k10ctl is a P-State utility for AMD family 10h (aka K10) processors. It can modify the P-States, i.e. alter processor and the northbridge frequencies and voltages, set or change the P-State, and read out frequency and voltage information. The main purpose of k10ctl is overclocking or "undervolting" the CPU and to configure Cool'n'Quiet settings.
c2ctl is a frequency and voltage modification utility mainly intended for Intel Core 2 and Core CPUs. It should also work for other CPUs (namely processors with SpeedStep). The utility can also enable SpeedStep (e.g. if it was disabled by the BIOS due to overclocking) and read out frequency and voltage information. The main purpose of c2ctl is overclocking or "undervolting" and to enable SpeedStep.
libcpu is a library that emulates several CPU architectures, allowing itself to be used as the CPU core for different kinds of emulator projects. It uses its own frontends for the different CPU types, and uses LLVM for the backend. libcpu should be able to do user mode and system emulation, and dynamic as well as static recompilation.
SoCLib is a library of pluggable SystemC cycle-accurate and transaction-level components. The library contains many types of models: processor cores (MIPS32, PPC405, ARM-v6k, Nios2, MicroBlaze, lm32, etc.), memory types, devices (block device, UART, frame buffer, etc.) and network-on-chip models. SoCLib can be used to create a complete system-on-chip hardware design, as well as for testing and evaluating embedded operating systems and applications. NetBSD, MutekH, and other dedicated systems are ported to the SoCLib hardware simulator. A Linux port is an ongoing project.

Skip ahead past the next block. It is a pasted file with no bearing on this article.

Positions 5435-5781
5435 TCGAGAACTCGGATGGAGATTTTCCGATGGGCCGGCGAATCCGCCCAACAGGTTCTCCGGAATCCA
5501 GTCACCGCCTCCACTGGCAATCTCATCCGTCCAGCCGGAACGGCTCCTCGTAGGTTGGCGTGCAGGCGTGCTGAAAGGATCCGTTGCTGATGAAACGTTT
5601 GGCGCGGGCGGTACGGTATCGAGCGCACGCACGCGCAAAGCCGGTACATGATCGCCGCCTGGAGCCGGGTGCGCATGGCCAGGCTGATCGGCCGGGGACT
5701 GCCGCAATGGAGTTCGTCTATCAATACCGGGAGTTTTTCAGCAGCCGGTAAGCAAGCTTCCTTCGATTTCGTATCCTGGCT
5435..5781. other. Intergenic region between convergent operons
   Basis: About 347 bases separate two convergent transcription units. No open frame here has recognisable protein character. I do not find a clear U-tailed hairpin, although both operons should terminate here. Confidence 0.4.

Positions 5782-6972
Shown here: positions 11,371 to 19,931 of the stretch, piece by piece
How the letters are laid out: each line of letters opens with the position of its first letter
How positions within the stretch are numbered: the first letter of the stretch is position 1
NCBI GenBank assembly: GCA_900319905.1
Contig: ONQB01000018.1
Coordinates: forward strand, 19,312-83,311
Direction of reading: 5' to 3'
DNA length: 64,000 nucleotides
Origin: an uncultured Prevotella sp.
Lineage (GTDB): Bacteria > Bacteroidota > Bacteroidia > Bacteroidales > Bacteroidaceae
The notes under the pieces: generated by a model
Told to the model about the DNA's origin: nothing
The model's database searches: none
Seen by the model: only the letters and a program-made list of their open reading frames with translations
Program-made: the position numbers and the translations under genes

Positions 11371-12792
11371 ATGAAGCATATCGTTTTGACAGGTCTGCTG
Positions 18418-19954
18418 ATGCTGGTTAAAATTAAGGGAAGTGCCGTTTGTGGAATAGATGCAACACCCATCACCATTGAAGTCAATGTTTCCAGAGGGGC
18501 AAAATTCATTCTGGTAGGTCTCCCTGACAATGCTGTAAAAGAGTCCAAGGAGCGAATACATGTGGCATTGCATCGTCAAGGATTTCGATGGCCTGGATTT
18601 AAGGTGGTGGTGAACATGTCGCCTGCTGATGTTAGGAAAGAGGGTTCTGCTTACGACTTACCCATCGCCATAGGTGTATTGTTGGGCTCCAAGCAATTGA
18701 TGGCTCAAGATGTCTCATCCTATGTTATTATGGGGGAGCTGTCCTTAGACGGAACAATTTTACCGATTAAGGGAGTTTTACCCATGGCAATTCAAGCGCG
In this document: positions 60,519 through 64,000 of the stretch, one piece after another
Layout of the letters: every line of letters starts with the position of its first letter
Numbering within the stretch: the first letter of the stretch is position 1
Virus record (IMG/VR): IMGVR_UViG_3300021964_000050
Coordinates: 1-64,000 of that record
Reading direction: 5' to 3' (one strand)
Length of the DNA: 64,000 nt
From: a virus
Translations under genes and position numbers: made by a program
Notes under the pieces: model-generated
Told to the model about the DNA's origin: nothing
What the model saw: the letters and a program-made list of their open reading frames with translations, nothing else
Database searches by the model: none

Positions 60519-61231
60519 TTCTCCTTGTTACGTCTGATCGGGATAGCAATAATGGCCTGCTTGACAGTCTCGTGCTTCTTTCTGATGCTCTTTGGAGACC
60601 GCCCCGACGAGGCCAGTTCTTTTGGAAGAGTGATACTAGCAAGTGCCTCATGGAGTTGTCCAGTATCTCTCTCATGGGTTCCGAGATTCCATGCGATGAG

jCores is a Java library that feels like jQuery, with many shortcuts and transparent parallelism. It was made to denoise programming in the Java language and to increase execution speed. Its goal is to demonstrate that Java, the language, can be as sexy as Python in terms of hacking and as parallel as your hardware gets in terms of CPUs.
I-Nex gathers information for hardware components available on your system and displays it using an user interface similar to the popular Windows tool CPU-Z. It can display information for CPU, GPU, Motherboard, Sound, Hard disks, RAM, Network, and USB, as well as some system information like the hostname, Linux distribution and version, Xorg, GCC, and GLX versions, and Linux Kernel. It can also generate a report on which you can select what to include and optionally send the report to a service such as Pastebin (and others). It also features an option to take a screenshot of the I-Nex window directly from the application.